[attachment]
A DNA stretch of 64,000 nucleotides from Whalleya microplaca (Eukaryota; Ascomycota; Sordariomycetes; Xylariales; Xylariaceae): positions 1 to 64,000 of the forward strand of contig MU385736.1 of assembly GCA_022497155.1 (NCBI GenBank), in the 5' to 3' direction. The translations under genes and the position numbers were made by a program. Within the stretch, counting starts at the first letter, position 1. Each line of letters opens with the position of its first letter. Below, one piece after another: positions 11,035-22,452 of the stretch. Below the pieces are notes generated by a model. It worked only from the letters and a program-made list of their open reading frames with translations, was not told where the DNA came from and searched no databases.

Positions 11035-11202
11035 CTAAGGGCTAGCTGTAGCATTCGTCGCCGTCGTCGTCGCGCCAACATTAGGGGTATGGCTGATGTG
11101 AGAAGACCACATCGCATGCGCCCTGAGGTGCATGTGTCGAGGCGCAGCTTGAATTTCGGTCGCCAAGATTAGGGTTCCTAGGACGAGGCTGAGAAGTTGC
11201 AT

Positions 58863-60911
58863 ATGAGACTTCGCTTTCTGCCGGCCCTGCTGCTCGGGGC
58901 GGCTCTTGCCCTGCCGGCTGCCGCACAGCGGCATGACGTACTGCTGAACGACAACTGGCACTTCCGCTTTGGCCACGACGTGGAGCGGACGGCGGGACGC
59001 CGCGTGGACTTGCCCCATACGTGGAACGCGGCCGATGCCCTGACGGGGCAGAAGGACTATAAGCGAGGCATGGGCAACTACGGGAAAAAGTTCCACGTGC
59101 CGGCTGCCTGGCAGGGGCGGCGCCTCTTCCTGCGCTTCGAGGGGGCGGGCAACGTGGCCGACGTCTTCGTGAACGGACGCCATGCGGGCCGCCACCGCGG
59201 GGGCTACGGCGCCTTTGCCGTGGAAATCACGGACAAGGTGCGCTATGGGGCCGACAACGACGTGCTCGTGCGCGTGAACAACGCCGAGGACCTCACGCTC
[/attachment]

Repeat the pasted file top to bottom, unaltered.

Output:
A DNA stretch of 64,000 nucleotides from Whalleya microplaca (Eukaryota; Ascomycota; Sordariomycetes; Xylariales; Xylariaceae): positions 1 to 64,000 of the forward strand of contig MU385736.1 of assembly GCA_022497155.1 (NCBI GenBank), in the 5' to 3' direction. The translations under genes and the position numbers were made by a program. Within the stretch, counting starts at the first letter, position 1. Each line of letters opens with the position of its first letter. Below, one piece after another: positions 11,035-22,452 of the stretch. Below the pieces are notes generated by a model. It worked only from the letters and a program-made list of their open reading frames with translations, was not told where the DNA came from and searched no databases.

Positions 11035-11202
11035 CTAAGGGCTAGCTGTAGCATTCGTCGCCGTCGTCGTCGCGCCAACATTAGGGGTATGGCTGATGTG
11101 AGAAGACCACATCGCATGCGCCCTGAGGTGCATGTGTCGAGGCGCAGCTTGAATTTCGGTCGCCAAGATTAGGGTTCCTAGGACGAGGCTGAGAAGTTGC
11201 AT

Positions 58863-60911
58863 ATGAGACTTCGCTTTCTGCCGGCCCTGCTGCTCGGGGC
58901 GGCTCTTGCCCTGCCGGCTGCCGCACAGCGGCATGACGTACTGCTGAACGACAACTGGCACTTCCGCTTTGGCCACGACGTGGAGCGGACGGCGGGACGC
59001 CGCGTGGACTTGCCCCATACGTGGAACGCGGCCGATGCCCTGACGGGGCAGAAGGACTATAAGCGAGGCATGGGCAACTACGGGAAAAAGTTCCACGTGC
59101 CGGCTGCCTGGCAGGGGCGGCGCCTCTTCCTGCGCTTCGAGGGGGCGGGCAACGTGGCCGACGTCTTCGTGAACGGACGCCATGCGGGCCGCCACCGCGG
59201 GGGCTACGGCGCCTTTGCCGTGGAAATCACGGACAAGGTGCGCTATGGGGCCGACAACGACGTGCTCGTGCGCGTGAACAACGCCGAGGACCTCACGCTC